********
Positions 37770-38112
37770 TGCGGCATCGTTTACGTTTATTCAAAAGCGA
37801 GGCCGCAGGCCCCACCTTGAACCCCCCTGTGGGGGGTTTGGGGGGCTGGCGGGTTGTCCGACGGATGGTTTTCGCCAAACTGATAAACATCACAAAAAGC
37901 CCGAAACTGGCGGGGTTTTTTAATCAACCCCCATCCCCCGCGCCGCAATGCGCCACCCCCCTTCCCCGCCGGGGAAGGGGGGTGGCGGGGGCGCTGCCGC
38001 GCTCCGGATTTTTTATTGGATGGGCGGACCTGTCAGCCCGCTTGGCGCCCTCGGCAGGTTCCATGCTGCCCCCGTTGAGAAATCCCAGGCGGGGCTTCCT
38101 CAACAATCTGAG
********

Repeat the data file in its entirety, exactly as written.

Positions 37770-38112
37770 TGCGGCATCGTTTACGTTTATTCAAAAGCGA
37801 GGCCGCAGGCCCCACCTTGAACCCCCCTGTGGGGGGTTTGGGGGGCTGGCGGGTTGTCCGACGGATGGTTTTCGCCAAACTGATAAACATCACAAAAAGC
37901 CCGAAACTGGCGGGGTTTTTTAATCAACCCCCATCCCCCGCGCCGCAATGCGCCACCCCCCTTCCCCGCCGGGGAAGGGGGGTGGCGGGGGCGCTGCCGC
38001 GCTCCGGATTTTTTATTGGATGGGCGGACCTGTCAGCCCGCTTGGCGCCCTCGGCAGGTTCCATGCTGCCCCCGTTGAGAAATCCCAGGCGGGGCTTCCT
38101 CAACAATCTGAG